Reroofing: How to Replace Roof Shingles
From old age to poor installation, there are many things that can damage a roof. A damaged roof can allow water to get into your house, causing leaks and water damage. Also, worn shingles are unable to insulate your home from the outside temperature. This can lead to drafts, higher energy bills, and uneven temperatures inside your house.
Your roof is one of the essential parts of your house. Like many projects, replacing a roof can be an expensive and difficult task, especially if you haven’t done it before. You’ve probably heard about layering new shingles over the old ones, which can be a cheaper option. However, there can be significant issues with this.
Benefits of Reroofing Over Existing Shingles
The most important advantage of reroofing over installing a new roof is the possible cost. Since you won’t be removing the existing roof, there is less work involved. You also don’t have to worry about disposal, which will also be an extra cost.
Naturally, roofers can complete reroofing faster since they won’t have to remove the old roof.
Leaving one layer of shingles on your roof can protect your house, especially if the old roof is not leaking yet. The extra material makes it harder for moisture to get into your house and provides added insulation as well.
Installing new shingles over the old ones means you can save time and avoid the labor intensive and messy step of tearing off the old roof.
Eliminating the removal could save you thousands of dollars; however, it does not really pay off in the end. If you want to replace the roof again, and you have to start from the beginning, you will have two layers to remove, which will cost even more.
More shingles can shorten the lifespan of your roof: the added layer of shingles will probably trap heat, which causes the material to decompose more quickly and forces you to replace the roof earlier than expected.
Also, your roof was probably designed for only one layer of shingles. Adding a new layer, especially with high quality composite shingles, is very heavy and adds 350-450 extra pounds per square. When rain or snow falls, this adds a heavy burden to your house. This is why many building codes only allow roofs to have two layers of shingles at the most. With all the extra weight, your roof can sag between rafters, which can trap moisture and cause decay or rotting.
When Can You Put a New Roof over an Existing One?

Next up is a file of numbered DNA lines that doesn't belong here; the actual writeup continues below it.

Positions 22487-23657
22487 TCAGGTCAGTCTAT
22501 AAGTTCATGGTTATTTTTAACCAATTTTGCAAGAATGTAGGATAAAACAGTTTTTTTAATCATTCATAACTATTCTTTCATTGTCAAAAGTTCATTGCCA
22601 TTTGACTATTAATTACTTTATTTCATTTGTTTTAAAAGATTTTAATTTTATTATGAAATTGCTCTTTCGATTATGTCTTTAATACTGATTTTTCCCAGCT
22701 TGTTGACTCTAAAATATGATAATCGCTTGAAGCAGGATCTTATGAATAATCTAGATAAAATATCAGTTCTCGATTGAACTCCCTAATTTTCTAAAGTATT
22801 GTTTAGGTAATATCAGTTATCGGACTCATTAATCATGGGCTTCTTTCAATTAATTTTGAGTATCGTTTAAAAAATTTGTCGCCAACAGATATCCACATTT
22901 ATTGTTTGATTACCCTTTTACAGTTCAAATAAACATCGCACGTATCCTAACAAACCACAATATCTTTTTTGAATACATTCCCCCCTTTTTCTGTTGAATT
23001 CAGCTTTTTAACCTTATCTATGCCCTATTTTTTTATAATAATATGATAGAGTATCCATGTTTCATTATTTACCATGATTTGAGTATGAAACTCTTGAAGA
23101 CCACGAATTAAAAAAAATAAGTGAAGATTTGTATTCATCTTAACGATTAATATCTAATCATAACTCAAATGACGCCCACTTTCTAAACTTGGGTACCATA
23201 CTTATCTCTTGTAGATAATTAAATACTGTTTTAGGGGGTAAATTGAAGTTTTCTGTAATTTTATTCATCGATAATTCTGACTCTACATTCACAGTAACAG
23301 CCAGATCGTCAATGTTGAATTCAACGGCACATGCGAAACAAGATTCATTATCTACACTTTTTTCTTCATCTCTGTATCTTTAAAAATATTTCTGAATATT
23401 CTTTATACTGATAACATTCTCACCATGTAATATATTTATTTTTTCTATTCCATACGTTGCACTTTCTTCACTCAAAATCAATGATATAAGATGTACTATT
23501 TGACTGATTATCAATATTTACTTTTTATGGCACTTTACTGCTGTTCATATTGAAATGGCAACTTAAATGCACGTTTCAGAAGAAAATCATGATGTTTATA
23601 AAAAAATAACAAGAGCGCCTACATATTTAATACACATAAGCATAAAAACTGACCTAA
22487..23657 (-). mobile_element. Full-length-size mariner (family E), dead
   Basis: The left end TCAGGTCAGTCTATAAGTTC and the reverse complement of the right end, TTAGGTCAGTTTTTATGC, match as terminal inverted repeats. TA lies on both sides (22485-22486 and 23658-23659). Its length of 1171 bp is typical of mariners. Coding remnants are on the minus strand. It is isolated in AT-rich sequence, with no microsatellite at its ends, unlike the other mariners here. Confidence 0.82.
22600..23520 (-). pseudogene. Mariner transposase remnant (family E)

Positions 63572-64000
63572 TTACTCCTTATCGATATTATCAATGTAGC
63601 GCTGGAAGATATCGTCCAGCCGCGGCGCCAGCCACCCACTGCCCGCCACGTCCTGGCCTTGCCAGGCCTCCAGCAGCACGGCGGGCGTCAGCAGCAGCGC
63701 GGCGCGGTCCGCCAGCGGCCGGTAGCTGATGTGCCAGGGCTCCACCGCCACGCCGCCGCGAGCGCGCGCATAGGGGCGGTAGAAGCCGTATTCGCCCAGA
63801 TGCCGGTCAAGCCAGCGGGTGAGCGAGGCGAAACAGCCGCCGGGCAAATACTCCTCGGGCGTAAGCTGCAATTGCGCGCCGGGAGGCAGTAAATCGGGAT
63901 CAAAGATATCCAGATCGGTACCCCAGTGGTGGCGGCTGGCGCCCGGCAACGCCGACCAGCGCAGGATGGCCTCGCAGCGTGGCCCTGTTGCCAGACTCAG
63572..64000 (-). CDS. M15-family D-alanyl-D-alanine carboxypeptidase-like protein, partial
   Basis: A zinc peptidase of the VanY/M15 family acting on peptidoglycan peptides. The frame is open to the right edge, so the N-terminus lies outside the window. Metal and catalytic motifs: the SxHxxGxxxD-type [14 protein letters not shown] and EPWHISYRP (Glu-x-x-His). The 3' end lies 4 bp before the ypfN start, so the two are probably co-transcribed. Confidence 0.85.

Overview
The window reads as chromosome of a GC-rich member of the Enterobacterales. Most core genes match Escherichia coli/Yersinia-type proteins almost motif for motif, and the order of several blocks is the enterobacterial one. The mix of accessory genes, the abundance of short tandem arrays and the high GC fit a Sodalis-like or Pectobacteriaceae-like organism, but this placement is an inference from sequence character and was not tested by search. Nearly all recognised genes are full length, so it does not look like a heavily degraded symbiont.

If your roof begins to fail, but it is generally in good condition, a reroofing may be the best option for you. What does this mean? It means that your roof might be at the end of its lifespan, but its underlying sheathing and structures are in a good condition. Your shingles may be losing granules or be worn out due to age or weather, but they are still not causing leaks, and they are not missing or curling. These are all good predispositions for installing a new shingle layer.
By adding another layer of shingles, you are adding one more protective layer to your house. This will, together with the roof deck, underlayment, and the first layer of shingles, help stop any leaks from coming into your house.
When You Shouldn’t Install Roofing Over Existing Shingles
You need to check the warranties that come with the shingles that you want to install. Some manufacturers will not accept a warranty on new shingles that are installed over existing ones. This means that they will not reimburse you in the case of shingle failure, roofing damage, or leaks.
Two Layers Already
If you’ve already installed a second layer of shingles over an existing one, you shouldn’t do it again. Adding more layers of shingles can violate local building codes and can add too much weight to your roof. You must always check local regulations before performing a reroofing.
If your roof is leaking, you shouldn’t install a new shingle layer to cover it up. Instead, you need to remove the old roof and find the source of the leak. You may also have to repair water damage to your roofing and attic trusses, depending on the severity of the leak.
If your roof is leaking when it rains, it’s usually better to remove the old roof so you can find the source of the issues and fix them. Putting a new roof over a leaking one, unfortunately, won’t remove the leaks.
Problems Fixing Leaks
A new layer of shingles also only complicates the job when a roofing contractor is trying to fix a leak. Often, there is an issue with the original layer of shingles that was not visible before the second layer was added. The complications can lead to more water damage than was necessary and higher repair costs.
It Hides Roofing Problems that Make Repairs Difficult
Any minor problems of your roof can be fixed by a contractor when they are identified early on. But, these problems will stay hidden if another layer of shingles is added on top of the existing one. This can cause repairable minor issues to become worse as time goes by.
The aesthetic and structural damage caused by an unaddressed roof problem can still be seen after installing new asphalt shingles, as the original layer will tend to retain moisture and break down more quickly. This can rot your decking, while increasing the probability of growing mold and mildew in the house.
Even then, it’s still unlikely that your contractor will find the source of the leak. They will have to remove all the existing shingles to see the roof decking, inspect it, and find any current issues.
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